Explore the Festival
Full Calendar ›
Browse Artists ›
Focus on
Ancient Paths ›
Modern Voices ›
Ways to Buy
Save 15% or More on
Festival Tickets
Buy a Three-Concert
Package and Save
Blog Archive
About the Author
Ken Smith currently divides his time between New York (where he writes for Gramophone magazine) and Hong Kong (where he serves as the Asian–performing arts critic for the Financial Times). He is Co–Music Director of the recordings Dong Folk Songs and Miao Music for China's MediaFusion Group, and he won an ASCAP–Deems Taylor Award in 2008 for his liner notes to Gil Shaham's recording of The Butterfly Lovers Concerto for Violin. Ken is also the author of Fate! Luck! Chance!, published in 2008 by Chronicle Books.

Ancient Paths, Modern Voices Blog

11/2 China Art(s) Today @ Asia Society

China today is blossoming with torrents of energy in many artistic areas, which the world now has the opportunity to see, hear, and touch. On Monday evening, two representatives of China's emerging artistic growth—avant-garde artist Wenda Gu and composer and conductor Tan Dun—appeared at the Asia Society as part of a panel moderated by Melissa Chiu, Director of the Asia Society Museum. Some brief film excerpts were presented by both artists.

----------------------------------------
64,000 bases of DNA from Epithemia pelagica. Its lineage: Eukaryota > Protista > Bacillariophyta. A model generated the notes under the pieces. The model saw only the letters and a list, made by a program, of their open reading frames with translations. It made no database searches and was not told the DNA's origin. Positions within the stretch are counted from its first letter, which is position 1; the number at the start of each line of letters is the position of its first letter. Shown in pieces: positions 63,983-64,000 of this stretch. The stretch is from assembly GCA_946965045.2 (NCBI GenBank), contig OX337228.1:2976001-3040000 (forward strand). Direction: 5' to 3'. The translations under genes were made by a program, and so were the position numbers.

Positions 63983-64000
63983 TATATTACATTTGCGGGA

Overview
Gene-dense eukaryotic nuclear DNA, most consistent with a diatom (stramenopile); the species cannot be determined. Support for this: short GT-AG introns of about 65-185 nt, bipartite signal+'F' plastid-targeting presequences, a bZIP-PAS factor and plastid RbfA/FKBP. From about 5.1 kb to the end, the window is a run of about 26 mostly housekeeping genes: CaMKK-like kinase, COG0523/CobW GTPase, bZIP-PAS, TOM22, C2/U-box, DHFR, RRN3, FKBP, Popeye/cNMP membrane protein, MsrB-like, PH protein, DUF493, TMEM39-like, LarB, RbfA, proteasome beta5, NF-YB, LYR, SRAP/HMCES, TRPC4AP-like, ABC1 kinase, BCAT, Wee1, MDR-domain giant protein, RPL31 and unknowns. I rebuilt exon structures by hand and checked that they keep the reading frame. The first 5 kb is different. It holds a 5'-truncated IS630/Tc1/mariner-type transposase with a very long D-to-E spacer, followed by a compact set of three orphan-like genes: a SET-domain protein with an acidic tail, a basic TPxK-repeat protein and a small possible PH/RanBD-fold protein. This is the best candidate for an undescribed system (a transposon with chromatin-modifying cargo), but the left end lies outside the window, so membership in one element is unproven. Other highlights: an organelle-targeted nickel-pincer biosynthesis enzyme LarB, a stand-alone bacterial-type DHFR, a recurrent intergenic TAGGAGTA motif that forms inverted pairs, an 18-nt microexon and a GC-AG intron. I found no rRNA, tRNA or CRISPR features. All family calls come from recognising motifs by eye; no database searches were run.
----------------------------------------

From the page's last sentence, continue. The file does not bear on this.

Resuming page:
During one of the excerpts, Tan Dun commented that 1+1=1, a reference to themes of young and old, past and present, and so on. Tan Dun presented this conundrum—with a sense of playfulness, I thought—as a way of expressing an underlying artistic principle that seems to capture an elusive artful essence. Both Tan Dun and Mr. Gu represent, in a sense, the idea of two separate entities or cultures unifying by striving to achieve or create a new sort of "oneness."

This theme is especially relevant, as many of Wenda Gu's projects involve efforts to construct massive structures made entirely of human hair—a common symbol unifying people of all cultures. Tan Dun's nurturing inspiration is water, another universal symbol. In Tan's works, water is often used as an instrument that accompanies other parts of the orchestra. It strikes me that both artists have a strong affinity with nature and universal symbols that emanate from a period during which China was still isolated from other cultures—which is also the China that I knew. Then, unlike today, there was little material means, food, or technology; people had to rely solely on their ingenuity and resourcefulness to survive. Listening intently to these artists describing their work and inferred struggles, expressed with such fundamental symbols—hair and water—I discovered that their music and art also resonated with something from my own memory, because everything was all very simple and bare. I never could have imagined or believed then that such raw elements could be magically transformed into art forms that could touch so many people around the world.

Panel Discussion

View a slide show from the Panel Discussion: CHINA ART(S) TODAY event at Asia Society on November 2, 2009.

Posted by Yee Ping Wu, co-founder of Knoa Software and a graduate of The Juilliard School

© 2001-2009 Carnegie Hall Corporation

Chinese Translation (Traditional Characters)
Chinese Translation (Simplified Characters)